Luke 1:26-38 ~ In the sixth month of Elizabeth’s pregnancy, God sent the angel Gabriel to Nazareth, a town in Galilee, to a virgin pledged to be married to a man named Joseph, a descendant of David. The virgin’s name was Mary. The angel went to her and said, “Greetings, you who are highly favored! The Lord is with you.” Mary was greatly troubled at his words and wondered what kind of greeting this might be. But the angel said to her, “Do not be afraid, Mary; you have found favor with God. You will conceive and give birth to a son, and you are to call him Jesus. He will be great and will be called the Son of the Most High. The Lord God will give him the throne of his father David, and he will reign over Jacob’s descendants forever; his kingdom will never end.” “How will this be,” Mary asked the angel, “since I am a virgin?” The angel answered, “The Holy Spirit will come on you, and the power of the Most High will overshadow you. So the holy one to be born will be called the Son of God. Even Elizabeth your relative is going to have a child in her old age, and she who was said to be unable to conceive is in her sixth month. For no word from God will ever fail.” “I am the Lord’s servant,” Mary answered. “May your word to me be fulfilled.” Then the angel left her.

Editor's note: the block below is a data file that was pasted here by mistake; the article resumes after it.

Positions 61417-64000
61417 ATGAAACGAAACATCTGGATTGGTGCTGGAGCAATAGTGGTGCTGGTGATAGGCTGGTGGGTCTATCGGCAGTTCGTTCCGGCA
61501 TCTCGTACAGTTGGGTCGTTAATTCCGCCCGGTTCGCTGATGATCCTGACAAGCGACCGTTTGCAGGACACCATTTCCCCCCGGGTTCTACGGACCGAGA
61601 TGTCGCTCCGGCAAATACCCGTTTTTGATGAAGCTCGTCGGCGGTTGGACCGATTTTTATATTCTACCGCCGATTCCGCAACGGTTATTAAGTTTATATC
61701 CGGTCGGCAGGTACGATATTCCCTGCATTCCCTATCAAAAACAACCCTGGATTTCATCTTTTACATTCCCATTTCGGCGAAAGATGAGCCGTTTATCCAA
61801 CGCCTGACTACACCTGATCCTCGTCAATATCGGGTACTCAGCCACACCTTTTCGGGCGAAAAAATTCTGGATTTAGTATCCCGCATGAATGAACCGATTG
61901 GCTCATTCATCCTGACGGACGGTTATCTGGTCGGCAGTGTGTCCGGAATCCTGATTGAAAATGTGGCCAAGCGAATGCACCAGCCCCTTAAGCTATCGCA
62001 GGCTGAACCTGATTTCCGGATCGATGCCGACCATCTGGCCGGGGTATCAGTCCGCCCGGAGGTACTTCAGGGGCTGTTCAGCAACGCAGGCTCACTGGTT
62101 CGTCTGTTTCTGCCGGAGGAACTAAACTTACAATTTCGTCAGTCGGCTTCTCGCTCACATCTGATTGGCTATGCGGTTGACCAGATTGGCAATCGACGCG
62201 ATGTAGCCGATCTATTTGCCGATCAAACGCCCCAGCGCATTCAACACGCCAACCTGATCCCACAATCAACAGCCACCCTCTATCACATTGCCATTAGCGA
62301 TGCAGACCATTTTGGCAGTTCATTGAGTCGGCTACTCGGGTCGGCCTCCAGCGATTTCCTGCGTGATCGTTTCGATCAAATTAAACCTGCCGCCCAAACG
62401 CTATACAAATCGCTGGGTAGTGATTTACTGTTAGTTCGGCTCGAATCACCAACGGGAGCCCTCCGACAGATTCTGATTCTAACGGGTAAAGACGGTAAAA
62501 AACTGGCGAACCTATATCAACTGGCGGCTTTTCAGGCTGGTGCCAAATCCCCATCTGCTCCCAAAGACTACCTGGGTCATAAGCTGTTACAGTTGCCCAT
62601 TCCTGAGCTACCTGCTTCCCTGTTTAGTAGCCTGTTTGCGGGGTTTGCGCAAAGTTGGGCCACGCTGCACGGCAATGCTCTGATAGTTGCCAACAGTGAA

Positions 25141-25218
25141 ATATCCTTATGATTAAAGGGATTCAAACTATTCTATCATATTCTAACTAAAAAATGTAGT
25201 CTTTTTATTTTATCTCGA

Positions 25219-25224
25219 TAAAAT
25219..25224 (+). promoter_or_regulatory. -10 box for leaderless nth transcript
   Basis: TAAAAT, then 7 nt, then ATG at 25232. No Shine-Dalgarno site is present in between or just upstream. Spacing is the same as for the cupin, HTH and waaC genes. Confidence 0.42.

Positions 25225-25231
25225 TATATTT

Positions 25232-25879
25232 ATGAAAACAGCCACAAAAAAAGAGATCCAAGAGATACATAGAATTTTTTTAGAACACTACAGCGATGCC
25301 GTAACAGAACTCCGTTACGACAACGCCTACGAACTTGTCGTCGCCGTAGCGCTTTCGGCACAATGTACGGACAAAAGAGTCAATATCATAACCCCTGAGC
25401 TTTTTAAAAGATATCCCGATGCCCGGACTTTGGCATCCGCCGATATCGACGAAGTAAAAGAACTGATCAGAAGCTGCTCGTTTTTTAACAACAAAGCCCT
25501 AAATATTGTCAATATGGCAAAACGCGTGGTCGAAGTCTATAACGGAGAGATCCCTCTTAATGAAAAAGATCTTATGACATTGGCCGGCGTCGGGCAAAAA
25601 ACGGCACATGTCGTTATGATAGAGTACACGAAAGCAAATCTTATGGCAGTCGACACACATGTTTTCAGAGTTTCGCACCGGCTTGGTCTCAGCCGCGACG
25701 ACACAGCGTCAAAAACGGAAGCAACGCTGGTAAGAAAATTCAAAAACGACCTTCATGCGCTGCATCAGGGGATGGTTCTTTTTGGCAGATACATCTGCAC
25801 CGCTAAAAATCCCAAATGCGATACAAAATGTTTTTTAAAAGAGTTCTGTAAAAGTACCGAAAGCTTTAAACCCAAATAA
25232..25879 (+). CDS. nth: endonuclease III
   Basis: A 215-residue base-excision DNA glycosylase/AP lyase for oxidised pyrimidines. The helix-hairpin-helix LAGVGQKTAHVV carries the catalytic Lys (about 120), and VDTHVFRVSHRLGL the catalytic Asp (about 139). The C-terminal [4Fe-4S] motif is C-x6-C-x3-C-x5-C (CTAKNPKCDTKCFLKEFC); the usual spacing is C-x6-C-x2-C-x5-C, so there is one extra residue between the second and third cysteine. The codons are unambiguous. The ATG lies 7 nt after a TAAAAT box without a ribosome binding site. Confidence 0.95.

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Sharing the Word: Scriptural Reflections for Advent by Archbishop Daniel E. Pilarczyk
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[1] T. J. Geddert, “Peace,” in Dictionary of Jesus and the Gospels, edited by Joel B. Green, Scot McKnight, and I. Howard Marshall (Downers Grove, Ill. InterVarsity Press, 1992), 604.

[2] Our Advent Scripture reflections for this year are being guided by Sharing the Word: Scriptural Reflections for Advent by Archbishop Daniel E. Pilarczyk (Cincinnatti, Oh.: 1989). I picked the book up from our local Bible store for about $4. This year is “Advent Year B.” Bible quotations above are from the NIV.